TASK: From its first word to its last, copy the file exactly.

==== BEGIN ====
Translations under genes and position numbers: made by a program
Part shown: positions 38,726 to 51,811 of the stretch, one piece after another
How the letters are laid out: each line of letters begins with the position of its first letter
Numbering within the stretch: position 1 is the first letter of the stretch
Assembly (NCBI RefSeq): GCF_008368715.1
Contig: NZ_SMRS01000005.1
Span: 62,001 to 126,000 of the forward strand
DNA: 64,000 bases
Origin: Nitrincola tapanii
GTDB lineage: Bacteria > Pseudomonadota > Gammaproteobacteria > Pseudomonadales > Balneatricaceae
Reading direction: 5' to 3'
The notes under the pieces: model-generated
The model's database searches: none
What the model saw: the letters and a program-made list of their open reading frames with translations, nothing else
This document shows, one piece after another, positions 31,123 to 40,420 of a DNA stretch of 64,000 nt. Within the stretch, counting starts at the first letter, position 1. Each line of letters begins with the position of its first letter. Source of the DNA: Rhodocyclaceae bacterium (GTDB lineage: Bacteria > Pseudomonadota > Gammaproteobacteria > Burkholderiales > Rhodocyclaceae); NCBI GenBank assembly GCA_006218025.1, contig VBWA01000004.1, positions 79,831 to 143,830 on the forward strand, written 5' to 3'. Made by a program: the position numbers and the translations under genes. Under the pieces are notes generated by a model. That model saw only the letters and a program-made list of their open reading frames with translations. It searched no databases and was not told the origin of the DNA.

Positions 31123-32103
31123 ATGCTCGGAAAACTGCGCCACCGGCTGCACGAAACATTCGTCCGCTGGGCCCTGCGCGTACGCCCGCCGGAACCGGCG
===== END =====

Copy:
Translations under genes and position numbers: made by a program
Part shown: positions 38,726 to 51,811 of the stretch, one piece after another
How the letters are laid out: each line of letters begins with the position of its first letter
Numbering within the stretch: position 1 is the first letter of the stretch
Assembly (NCBI RefSeq): GCF_008368715.1
Contig: NZ_SMRS01000005.1
Span: 62,001 to 126,000 of the forward strand
DNA: 64,000 bases
Origin: Nitrincola tapanii
GTDB lineage: Bacteria > Pseudomonadota > Gammaproteobacteria > Pseudomonadales > Balneatricaceae
Reading direction: 5' to 3'
The notes under the pieces: model-generated
The model's database searches: none
What the model saw: the letters and a program-made list of their open reading frames with translations, nothing else
This document shows, one piece after another, positions 31,123 to 40,420 of a DNA stretch of 64,000 nt. Within the stretch, counting starts at the first letter, position 1. Each line of letters begins with the position of its first letter. Source of the DNA: Rhodocyclaceae bacterium (GTDB lineage: Bacteria > Pseudomonadota > Gammaproteobacteria > Burkholderiales > Rhodocyclaceae); NCBI GenBank assembly GCA_006218025.1, contig VBWA01000004.1, positions 79,831 to 143,830 on the forward strand, written 5' to 3'. Made by a program: the position numbers and the translations under genes. Under the pieces are notes generated by a model. That model saw only the letters and a program-made list of their open reading frames with translations. It searched no databases and was not told the origin of the DNA.

Positions 31123-32103
31123 ATGCTCGGAAAACTGCGCCACCGGCTGCACGAAACATTCGTCCGCTGGGCCCTGCGCGTACGCCCGCCGGAACCGGCG